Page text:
In what were perhaps simpler times, the humble ambition of most homeowners was to have a shed or a greenhouse in the garden. In our more aspirational age, that desire has evolved into summerhouses, garden rooms and even garden offices.
Some of the structures now widely available are stylish, contemporary and ergonomic, with many of the more adventurous designs featuring glass sliding doors, bifold doors or curtain walls of the type we specialise in at Cube Glass.
For example, with the expert guidance of Chris Penman of Stark Structures, I recently built a sun house in my back garden which had a glass front elevation which folded right back to open the room out fully to the open air on balmy summer days.
However, be it a shed to store the garden furniture or a beautiful, modern, hand-crafted and bespoke outdoor garden building, it will be classed for Scottish Government purposes as an “ancillary building” and it is imperative to check if you need planning permission.
Most ancillary buildings do not need a planning permission application, because most meet a set of rules called “permitted development”.
The permitted development rules for an ancillary building are:
- – It must be located at the back of the house;
- – It must not be used as a separate home to live in;
- – It, and any other development, must not take up half or more of the curtilage – this means half or more of the grounds behind your home;
- – It must not be higher than 4 metres at the highest point;
- – Any part that’s a metre or less from the boundary should be no higher than 2.5 metres;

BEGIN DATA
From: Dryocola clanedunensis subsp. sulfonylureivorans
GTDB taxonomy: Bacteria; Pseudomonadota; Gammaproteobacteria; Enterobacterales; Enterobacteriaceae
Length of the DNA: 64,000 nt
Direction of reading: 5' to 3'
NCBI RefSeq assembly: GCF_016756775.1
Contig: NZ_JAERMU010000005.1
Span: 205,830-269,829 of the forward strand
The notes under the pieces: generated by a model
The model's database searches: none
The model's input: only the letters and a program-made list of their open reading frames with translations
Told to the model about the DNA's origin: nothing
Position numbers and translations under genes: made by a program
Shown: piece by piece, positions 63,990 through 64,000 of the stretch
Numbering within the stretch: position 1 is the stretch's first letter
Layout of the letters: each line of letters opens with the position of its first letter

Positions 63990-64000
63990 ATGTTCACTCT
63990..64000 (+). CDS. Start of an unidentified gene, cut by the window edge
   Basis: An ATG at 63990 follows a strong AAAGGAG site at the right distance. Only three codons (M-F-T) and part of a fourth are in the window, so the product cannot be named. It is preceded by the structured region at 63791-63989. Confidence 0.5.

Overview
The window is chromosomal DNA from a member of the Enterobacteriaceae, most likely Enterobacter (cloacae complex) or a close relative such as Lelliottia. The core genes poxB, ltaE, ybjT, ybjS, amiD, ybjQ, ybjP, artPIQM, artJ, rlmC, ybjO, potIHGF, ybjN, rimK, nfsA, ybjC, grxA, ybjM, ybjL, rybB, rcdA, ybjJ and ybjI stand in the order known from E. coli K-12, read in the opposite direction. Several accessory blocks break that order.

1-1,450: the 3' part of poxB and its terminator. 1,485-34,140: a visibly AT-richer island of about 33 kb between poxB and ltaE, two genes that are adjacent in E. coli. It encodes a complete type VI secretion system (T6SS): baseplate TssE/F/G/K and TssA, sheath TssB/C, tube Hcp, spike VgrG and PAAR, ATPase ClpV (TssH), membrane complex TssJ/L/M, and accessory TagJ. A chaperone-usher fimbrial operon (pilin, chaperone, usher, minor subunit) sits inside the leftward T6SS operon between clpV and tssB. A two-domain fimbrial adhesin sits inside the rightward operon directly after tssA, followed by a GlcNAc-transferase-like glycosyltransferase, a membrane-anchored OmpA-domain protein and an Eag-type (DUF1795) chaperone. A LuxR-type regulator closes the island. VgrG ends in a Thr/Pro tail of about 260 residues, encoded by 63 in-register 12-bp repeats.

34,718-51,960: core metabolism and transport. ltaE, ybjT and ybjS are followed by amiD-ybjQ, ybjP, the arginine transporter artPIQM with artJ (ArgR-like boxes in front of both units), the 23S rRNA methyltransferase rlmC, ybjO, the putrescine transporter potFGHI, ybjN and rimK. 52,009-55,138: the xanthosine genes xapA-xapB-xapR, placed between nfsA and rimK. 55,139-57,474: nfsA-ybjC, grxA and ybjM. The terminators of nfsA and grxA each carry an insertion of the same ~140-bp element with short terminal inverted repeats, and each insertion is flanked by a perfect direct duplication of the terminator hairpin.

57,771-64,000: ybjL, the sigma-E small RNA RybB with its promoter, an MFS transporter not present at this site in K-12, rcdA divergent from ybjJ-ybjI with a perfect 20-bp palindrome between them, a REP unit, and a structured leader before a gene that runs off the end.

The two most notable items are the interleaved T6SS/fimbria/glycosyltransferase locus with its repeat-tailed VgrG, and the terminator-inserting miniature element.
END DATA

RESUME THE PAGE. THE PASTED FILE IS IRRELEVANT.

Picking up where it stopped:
- – The eaves (the part where the wall meets the roof) should be no higher than 3 metres;
- – If the land is in a conservation area or in the grounds of a listed building, the ancillary building should have a footprint of less than 4 square metres.
Whereas applying for a Certificate of Lawfulness for a permitted development used to be free of charge, the rules were changed in mid-2018 and there is now a need to notify planning departments and a charge of £150 is now levied for the certificate.
This newly-introduced charge was essentially a response by councils to the fact that many small developments were being kept just within the rules and that revenues were diminishing as a result.
While the new cost may seem like an imposition, at least you don’t have to get an architect to create drawings or notify immediate neighbours – with the potential for attracting objections and ending up justifying the project to a planning committee. Remember, you can’t legislate for human nature.
However, if you stay within these guidelines and approach the council in good time and in an open manner, there should be no obstacle to obtaining a Certificate of Lawfulness which would mean, in turn, that you would only need a Building Warrant.
Remember also that structures such as sheds, pods, off-the-shelf garden rooms and summerhouses which do not require foundations are classed as temporary and as a consequence do not need a Building Warrant.
Enjoy your garden! Our dog Coco, pictured, certainly does.
Gary Thorn is Managing Director of Cube Glass.